What is Early Adolescent Orthodontic Treatment and How Do I Know If It’s Right For My Child?

What is Early Adolescent Orthodontic Treatment and How Do I Know If It’s Right For My Child?

As a parent, you have probably wondered if your child needs orthodontic treatment, and if so, when they should be seeing us. Orthodontic care for youth includes either Phase 1 followed by Phase 2 treatment, which occurs at roughly 7 and 12 years of age, or just Comprehensive (single phase) treatment, which does not occur until approximately 12 years old.

Pediatric and family dentists are well trained to recognize when orthodontic treatment may be necessary. However, some parents may notice growth asymmetry or concerning tooth eruption in their child and they come to see us directly.

No matter how a patient arrives at our office, we perform a comprehensive assessment to determine what, if any, orthodontic treatment is necessary. From there, we build a treatment plan, educate our patients and their parents on the process, and begin treatment when indicated.

Assessment

Every child that comes to our office has a thorough assessment, that may include photos, x-ray imaging and a digital 3D scan of their mouth to decide if treatment is necessary.

If early adolescent Phase 1 treatment is recommended, treatment will begin shortly after. If the patient is not ready for treatment, we provide complimentary checkups every 6 months to ensure the teeth are erupting and developing normally, which allows us to begin at the optimal time they may require treatment.

This way, no opportunities are missed, and the child receives treatment when they need it most and avoids having braces in place longer than necessary.

Early Adolescent Treatment

Phase 1:

Around age 7, children will have their adult front teeth and 6-year molars, at which point Phase 1 early orthodontic treatment can commence if necessary. This phase is also known as interceptive treatment. The goal is to avoid undesirable growth and development as more adult teeth come in.

Perfect tooth alignment is not the goal of this phase. Rather, it ensures that possible complications like overcrowding of teeth or cross bites are either lessened or avoided entirely. Treatment in this phase may consist of an expander and/or front braces, focusing exclusively on the adult teeth and lasting 12 to 15 months.

Once treatment is complete, the child will be fitted with temporary nighttime retainers to maintain the progress of treatment until Phase 2, approximately 1-2 years later from the finish of Phase 1. Routine checkups every 6 months ensure we can determine when Phase 2 should begin.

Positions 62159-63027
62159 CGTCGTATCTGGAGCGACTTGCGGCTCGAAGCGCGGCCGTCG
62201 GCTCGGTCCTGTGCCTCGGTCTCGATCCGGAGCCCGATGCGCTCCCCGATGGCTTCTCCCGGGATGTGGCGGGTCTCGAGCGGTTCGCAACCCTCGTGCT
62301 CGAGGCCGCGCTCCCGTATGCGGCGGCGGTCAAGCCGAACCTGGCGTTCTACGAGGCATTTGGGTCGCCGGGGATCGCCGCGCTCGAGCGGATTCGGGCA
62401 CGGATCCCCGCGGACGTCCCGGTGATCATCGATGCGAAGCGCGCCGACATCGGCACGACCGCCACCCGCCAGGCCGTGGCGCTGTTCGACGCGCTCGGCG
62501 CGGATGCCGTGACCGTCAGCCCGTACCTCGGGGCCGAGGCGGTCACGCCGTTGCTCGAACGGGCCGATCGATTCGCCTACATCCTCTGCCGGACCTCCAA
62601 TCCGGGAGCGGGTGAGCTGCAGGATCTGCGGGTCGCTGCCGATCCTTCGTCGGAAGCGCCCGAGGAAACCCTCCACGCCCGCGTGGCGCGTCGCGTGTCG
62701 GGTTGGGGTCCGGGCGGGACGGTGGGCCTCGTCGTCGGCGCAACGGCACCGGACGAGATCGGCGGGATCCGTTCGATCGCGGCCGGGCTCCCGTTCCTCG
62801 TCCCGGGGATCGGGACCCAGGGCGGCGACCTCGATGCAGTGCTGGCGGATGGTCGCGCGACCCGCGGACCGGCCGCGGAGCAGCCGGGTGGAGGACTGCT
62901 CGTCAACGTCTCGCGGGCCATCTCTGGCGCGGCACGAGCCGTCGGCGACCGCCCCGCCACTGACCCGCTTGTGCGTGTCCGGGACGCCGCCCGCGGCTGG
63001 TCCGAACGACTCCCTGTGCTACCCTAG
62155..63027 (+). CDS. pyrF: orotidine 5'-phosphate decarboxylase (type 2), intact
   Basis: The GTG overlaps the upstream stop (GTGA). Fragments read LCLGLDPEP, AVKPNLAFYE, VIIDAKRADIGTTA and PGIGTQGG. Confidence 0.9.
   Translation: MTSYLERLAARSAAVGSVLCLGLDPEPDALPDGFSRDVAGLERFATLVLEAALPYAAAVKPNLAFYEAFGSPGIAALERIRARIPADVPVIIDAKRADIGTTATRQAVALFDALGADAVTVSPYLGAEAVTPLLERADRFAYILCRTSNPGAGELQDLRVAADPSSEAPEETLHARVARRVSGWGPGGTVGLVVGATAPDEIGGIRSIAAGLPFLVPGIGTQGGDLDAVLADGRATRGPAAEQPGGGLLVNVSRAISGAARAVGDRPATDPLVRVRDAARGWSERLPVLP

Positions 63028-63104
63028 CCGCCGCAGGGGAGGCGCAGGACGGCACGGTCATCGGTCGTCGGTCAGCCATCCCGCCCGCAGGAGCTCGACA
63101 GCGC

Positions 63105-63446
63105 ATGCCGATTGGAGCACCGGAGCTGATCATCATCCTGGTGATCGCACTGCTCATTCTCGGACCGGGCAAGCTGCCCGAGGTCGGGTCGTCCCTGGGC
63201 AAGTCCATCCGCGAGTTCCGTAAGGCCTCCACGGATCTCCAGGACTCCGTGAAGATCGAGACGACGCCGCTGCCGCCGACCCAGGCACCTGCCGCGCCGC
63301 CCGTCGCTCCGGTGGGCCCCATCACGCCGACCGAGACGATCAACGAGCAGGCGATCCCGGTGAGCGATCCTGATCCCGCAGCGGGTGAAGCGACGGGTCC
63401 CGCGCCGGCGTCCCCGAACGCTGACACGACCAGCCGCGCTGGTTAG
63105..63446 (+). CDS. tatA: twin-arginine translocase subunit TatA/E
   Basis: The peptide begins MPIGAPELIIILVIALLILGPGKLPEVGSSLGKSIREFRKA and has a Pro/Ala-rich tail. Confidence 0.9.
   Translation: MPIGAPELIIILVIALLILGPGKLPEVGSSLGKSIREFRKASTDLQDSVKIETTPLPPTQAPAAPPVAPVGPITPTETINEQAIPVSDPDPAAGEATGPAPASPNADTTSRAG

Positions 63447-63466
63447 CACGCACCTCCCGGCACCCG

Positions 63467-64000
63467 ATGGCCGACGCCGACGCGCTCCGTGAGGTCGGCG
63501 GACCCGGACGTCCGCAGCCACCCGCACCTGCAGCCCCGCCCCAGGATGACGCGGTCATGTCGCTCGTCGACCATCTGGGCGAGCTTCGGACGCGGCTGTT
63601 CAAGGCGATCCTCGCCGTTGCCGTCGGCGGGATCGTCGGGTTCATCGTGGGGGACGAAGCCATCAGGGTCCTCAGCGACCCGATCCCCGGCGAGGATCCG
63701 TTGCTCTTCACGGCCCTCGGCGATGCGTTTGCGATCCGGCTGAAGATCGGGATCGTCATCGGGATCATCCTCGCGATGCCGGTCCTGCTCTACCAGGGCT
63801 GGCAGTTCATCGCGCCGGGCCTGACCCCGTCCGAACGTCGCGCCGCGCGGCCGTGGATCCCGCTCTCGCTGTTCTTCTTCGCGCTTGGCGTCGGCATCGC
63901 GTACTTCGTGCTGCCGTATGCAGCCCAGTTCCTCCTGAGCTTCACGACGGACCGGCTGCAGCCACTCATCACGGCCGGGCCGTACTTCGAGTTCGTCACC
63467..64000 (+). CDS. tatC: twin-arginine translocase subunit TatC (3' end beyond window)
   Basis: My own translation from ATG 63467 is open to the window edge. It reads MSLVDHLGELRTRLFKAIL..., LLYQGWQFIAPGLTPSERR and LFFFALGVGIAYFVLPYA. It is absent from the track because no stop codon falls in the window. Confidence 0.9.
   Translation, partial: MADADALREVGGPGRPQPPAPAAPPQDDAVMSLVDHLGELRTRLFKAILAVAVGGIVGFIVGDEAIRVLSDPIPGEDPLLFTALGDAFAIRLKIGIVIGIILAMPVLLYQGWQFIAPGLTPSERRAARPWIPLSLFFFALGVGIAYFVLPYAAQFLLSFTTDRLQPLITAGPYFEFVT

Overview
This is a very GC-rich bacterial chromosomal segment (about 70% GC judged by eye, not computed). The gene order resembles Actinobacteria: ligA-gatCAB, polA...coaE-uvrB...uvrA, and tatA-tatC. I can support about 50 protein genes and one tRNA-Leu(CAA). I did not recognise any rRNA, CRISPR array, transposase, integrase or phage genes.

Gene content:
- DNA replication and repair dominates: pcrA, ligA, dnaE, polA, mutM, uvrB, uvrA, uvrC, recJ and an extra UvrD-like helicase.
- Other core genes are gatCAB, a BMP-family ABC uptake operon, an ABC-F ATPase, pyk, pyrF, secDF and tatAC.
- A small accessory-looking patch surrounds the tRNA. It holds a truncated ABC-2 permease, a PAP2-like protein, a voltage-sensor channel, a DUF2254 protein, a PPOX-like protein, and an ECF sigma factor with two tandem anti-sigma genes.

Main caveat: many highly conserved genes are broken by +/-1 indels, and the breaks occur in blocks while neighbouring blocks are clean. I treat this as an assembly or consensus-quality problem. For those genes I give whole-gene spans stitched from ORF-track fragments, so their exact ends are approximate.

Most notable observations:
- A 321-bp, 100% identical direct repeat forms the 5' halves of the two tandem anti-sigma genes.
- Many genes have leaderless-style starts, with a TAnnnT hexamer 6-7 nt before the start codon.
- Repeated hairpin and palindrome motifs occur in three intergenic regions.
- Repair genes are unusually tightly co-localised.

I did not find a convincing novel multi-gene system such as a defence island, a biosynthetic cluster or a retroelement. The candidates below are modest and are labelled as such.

Phase 2:

When children reach approximately 12 years old, all of their adult teeth are in and they become eligible for Phase 2 of treatment. This phase focuses more on the comprehensive alignment, function and aesthetics, using braces or aligners as necessary for a period averaging 12–20 months.

Once this treatment phase is complete, the patient is fitted for retainers to maintain the progress of both treatment phases, and the teeth will have reached ideal alignment and function.

Adolescent Treatment

When treatment is determined to be necessary around age 12 and Phase 1 has been skipped or deemed not necessary, the orthodontic treatment is known as “Comprehensive Treatment.” The approach and goals are identical to Phase 2.

These patients simply did not require Phase 1 when assessed at an earlier age. Approximately 80% of our patients fit into this category, as most do not end up needing Phase 1 treatment, allowing us to wait and monitor until Comprehensive Treatment is appropriate.

Benefits of Early Treatment

Although many patients will not require early Phase 1 treatment, it is extremely beneficial and important that those who need this treatment get it as early as possible. Early treatment helps patients avoid later orthodontic problems, reduces the number of orthodontic interventions required later on, and reduces the overall cost of Phase 2 treatment.

Problems like overcrowding can be addressed with early treatment. However, if this opportunity is missed, adult teeth may need to be extracted during later treatment, adding additional pain and cost. Early intervention allows us to guide teeth in a way that maximizes benefit and minimizes complications into and following Phase 2.

Contact us today to book an appointment for your child.


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